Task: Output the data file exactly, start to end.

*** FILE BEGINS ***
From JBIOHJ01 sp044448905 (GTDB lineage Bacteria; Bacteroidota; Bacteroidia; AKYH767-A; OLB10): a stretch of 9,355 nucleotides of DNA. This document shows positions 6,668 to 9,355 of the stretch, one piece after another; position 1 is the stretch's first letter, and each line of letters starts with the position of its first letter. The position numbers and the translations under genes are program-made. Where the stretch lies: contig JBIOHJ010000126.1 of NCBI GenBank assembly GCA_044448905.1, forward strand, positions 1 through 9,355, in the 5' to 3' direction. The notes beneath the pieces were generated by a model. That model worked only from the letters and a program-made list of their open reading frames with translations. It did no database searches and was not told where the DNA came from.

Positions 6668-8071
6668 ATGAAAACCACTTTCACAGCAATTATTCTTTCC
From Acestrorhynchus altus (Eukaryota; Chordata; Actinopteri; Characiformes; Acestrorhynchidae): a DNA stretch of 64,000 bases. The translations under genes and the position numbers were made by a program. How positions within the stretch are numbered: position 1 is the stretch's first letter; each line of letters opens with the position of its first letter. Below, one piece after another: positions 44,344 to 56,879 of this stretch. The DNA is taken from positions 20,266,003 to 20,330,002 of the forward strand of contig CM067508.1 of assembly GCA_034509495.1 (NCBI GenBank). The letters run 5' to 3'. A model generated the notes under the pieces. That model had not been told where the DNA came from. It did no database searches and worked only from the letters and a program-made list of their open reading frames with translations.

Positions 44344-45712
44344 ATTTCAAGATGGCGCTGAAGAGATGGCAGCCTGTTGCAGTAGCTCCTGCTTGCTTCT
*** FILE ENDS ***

From JBIOHJ01 sp044448905 (GTDB lineage Bacteria; Bacteroidota; Bacteroidia; AKYH767-A; OLB10): a stretch of 9,355 nucleotides of DNA. This document shows positions 6,668 to 9,355 of the stretch, one piece after another; position 1 is the stretch's first letter, and each line of letters starts with the position of its first letter. The position numbers and the translations under genes are program-made. Where the stretch lies: contig JBIOHJ010000126.1 of NCBI GenBank assembly GCA_044448905.1, forward strand, positions 1 through 9,355, in the 5' to 3' direction. The notes beneath the pieces were generated by a model. That model worked only from the letters and a program-made list of their open reading frames with translations. It did no database searches and was not told where the DNA came from.

Positions 6668-8071
6668 ATGAAAACCACTTTCACAGCAATTATTCTTTCC
From Acestrorhynchus altus (Eukaryota; Chordata; Actinopteri; Characiformes; Acestrorhynchidae): a DNA stretch of 64,000 bases. The translations under genes and the position numbers were made by a program. How positions within the stretch are numbered: position 1 is the stretch's first letter; each line of letters opens with the position of its first letter. Below, one piece after another: positions 44,344 to 56,879 of this stretch. The DNA is taken from positions 20,266,003 to 20,330,002 of the forward strand of contig CM067508.1 of assembly GCA_034509495.1 (NCBI GenBank). The letters run 5' to 3'. A model generated the notes under the pieces. That model had not been told where the DNA came from. It did no database searches and worked only from the letters and a program-made list of their open reading frames with translations.

Positions 44344-45712
44344 ATTTCAAGATGGCGCTGAAGAGATGGCAGCCTGTTGCAGTAGCTCCTGCTTGCTTCT